Collected Interviews from Center for Performance Research Artists in Residence: Series 3

The following interview is part of a larger publication of collected interviews among Center for Performance Research’s New Voices in Live Performance artists: Sidra Bell, Antonio Ramos, Elisabeth Motley, and Alexis Zacarello. The publication edited by Elisabeth Motley and J. Haggis provides a platform for shared dialogue and conversation for both the participating artists and public.

 

Alexis responds to Antonio via email: Hiiiiiii Antonioioioio! You‘re alive! I love you!! Ok, I’m gonna plop my responses below and send to Elisabeth. Do we need to talk about the gallery at all, or are we good? Big xX

AR: How did you come to be a dancer?
AZ: I was 2 and my older cousins were taking dance lessons. I would sit at the studio window and beg my aunt to join. She told me when I could tie my shoes and pee in the potty I could take class. So… I started the next open cycle when I was 3. I mean after that I tried to quit several times during adolescence and early adulthood – it was pretty miserable. I found myself returning to the studio for class… For study of motion and motion itself.

AR: Which came first the chicken or the egg? Visual artist or dancer?
AZ: I’m sure I was scribbling before I was 3… But then again what do you really do in baby ballet and tap classes? It’s kind of glorified babysitting. I think my interest in the visual arts started to emerge around the time my deeper interest in dance came. You know- there is the copying or doing of dance, and then there is the interest in the canon (with that interest usually coming latter).

AR: I always wanted to be a visual artist because dance is so abstract and is never the same with performance. Do you have the same feeling?
AZ: I think dance can be both abstract and very realist, direct, and also literal. Dance is unique in that every time we perform a work we are making it. And it’s a new performance/work every single freaking time. Though occasionally frustrating (and highly expensive), it’s actually super interesting to me. There’s an inherent depth then to this type of art. It’s always being made right in front of you and with you (the viewer.) And you’re either viewing it as a limitation or an asset but in dance bodies are materials… and with those bodies come those people and their worlds. That is a shit ton to work with (and that’s partly what I’m referring to when I’m saying depth…)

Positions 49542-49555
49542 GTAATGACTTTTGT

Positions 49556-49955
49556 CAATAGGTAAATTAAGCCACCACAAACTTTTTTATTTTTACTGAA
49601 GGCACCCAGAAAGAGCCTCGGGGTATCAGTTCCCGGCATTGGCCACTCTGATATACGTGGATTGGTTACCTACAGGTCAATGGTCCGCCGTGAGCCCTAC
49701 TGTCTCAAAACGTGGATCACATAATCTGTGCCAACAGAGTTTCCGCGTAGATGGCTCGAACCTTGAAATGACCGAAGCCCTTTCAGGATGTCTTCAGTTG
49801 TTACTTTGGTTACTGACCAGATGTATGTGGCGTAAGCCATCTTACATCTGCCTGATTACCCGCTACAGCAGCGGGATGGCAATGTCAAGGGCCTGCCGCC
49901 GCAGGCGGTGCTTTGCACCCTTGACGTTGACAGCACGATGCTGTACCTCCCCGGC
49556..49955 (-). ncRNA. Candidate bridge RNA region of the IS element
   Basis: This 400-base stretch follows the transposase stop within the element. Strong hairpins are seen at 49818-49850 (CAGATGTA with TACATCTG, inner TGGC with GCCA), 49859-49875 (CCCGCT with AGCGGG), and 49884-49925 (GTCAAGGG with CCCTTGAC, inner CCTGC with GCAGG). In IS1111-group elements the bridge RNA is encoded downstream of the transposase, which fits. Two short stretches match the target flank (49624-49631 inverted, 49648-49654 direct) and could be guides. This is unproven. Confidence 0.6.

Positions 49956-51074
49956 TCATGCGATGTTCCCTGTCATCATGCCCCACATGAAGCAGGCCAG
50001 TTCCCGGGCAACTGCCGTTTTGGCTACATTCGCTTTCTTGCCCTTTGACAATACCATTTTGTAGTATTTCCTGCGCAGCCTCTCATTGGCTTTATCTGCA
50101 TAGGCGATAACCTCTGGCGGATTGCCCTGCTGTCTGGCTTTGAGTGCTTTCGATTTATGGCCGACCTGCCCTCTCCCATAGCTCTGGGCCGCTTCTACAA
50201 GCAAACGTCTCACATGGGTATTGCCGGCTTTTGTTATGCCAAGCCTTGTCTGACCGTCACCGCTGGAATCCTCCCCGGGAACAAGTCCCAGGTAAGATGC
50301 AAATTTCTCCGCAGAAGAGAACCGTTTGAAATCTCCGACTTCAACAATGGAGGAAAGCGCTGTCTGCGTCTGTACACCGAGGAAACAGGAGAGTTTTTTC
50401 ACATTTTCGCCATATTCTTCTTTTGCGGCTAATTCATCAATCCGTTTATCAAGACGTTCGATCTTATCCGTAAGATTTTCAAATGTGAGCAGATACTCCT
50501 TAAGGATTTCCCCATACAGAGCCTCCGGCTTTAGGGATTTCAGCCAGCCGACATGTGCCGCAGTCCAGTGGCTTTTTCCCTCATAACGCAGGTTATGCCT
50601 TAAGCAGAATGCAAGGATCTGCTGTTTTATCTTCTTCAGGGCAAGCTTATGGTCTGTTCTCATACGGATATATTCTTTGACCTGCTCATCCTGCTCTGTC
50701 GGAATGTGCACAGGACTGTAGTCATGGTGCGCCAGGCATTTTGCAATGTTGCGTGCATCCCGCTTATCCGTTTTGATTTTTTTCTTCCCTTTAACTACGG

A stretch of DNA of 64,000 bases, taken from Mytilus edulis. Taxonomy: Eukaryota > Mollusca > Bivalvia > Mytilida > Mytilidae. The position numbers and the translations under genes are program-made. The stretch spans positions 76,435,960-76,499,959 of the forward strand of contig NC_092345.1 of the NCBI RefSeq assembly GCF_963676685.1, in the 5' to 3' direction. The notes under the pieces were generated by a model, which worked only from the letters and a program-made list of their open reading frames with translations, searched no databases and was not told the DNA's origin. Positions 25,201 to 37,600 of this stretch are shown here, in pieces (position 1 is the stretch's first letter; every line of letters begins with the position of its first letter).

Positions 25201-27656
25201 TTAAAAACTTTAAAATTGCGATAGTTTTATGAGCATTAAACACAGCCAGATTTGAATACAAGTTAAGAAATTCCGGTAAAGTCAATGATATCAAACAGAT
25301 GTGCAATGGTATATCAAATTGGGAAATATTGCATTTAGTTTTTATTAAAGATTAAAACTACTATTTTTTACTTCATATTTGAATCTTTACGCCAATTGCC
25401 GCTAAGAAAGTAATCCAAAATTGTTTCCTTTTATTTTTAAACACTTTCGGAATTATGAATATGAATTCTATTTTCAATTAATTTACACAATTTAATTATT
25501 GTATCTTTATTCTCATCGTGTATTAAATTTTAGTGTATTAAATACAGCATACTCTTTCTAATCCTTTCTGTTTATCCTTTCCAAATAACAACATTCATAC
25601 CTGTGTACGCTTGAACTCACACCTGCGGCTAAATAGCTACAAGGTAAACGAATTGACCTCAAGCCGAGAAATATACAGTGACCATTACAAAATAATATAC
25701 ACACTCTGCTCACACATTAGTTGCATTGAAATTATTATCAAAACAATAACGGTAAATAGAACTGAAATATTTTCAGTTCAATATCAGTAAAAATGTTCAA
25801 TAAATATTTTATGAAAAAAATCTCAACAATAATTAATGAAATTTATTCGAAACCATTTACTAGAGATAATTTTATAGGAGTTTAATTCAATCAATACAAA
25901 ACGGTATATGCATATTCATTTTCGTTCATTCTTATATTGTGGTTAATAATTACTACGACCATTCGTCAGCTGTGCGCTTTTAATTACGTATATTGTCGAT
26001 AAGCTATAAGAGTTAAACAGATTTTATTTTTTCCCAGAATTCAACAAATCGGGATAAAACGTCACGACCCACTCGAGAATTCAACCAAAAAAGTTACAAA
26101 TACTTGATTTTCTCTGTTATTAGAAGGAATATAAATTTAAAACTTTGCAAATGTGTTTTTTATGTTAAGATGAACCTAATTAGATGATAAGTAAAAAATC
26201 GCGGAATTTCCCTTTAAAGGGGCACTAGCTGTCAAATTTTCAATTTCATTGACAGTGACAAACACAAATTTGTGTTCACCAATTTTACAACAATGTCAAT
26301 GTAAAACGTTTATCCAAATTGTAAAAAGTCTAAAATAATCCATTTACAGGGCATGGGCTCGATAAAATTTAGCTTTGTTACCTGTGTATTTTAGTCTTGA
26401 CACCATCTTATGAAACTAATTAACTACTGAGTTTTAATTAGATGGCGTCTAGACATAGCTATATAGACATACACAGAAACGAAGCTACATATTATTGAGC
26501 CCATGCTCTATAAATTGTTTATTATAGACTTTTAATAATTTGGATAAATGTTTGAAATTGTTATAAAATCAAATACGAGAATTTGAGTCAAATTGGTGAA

AR: Can you talk about glitter? Props? What’s the importance of props in your work?
AZ: Well, I think what you’re thinking of is the pounds and pounds of silver and gold Christmas tinsel. I would actually really love for all of the tinsel to be glitter but 99

percent of performance and rehearsal spaces would absolutely not let me entirely cover the floor in glitter. I get it- people have spaces that they need/ want to take care of. But it’s shitty- a true limitation. Recently I have been limiting my usage of props- to narrow my focus to the crafting within the human body. But to speak to those props: The tinsel, which I’ll use just a little bit of in this performance, was originally used to completely cover the stage space in CURRENT WORK. That came about because I was using clay to completely cover the dancer’s arms – streaming down. It was like a highlighter or a spotlight. We saw every motion, breath, mistake – We also heard it too. I was interested in internal movement and micro movement – especially within the context of larger set motions. The tinsel was very unforgiving in that way, which I was really into because all of those necessary motions became critical to that section of the work. It was the work. And the tape… It was a cheap and easy way to help break the proscenium. I hate the proscenium stage. It’s so dated and frontal. It’s a limitation I’m very uninterested in working with. It also creates a hard line between spectator and performer that I’m uninterested in. So I would use the tape to create shapes to dance within and outside of… Allowing all of the “onstage” and “offstage” to be present.

AR: As a younger artist how do you feel about your work?
AZ: Oh, generally shitty. I mean that’s not totally true. The shittiness comes from always wishing I had more time to dive into these studies. I spend so much time deep and there most certainly isn’t anything that supports my level of interest at my stage in the game. It’s all about show me your hot 30 seconds. Some people are interested in 15 minutes of dance- it’s a good amount for them. For me it’s not so interesting. I am wanting to develop these studies and I’m not sure how much can truly be developed and transmitted in 15 minutes. I’m interested in the study and development… and part of that for me is asking an audience to sit and be with the work… just that alone takes longer than 15, 20, 25 minutes

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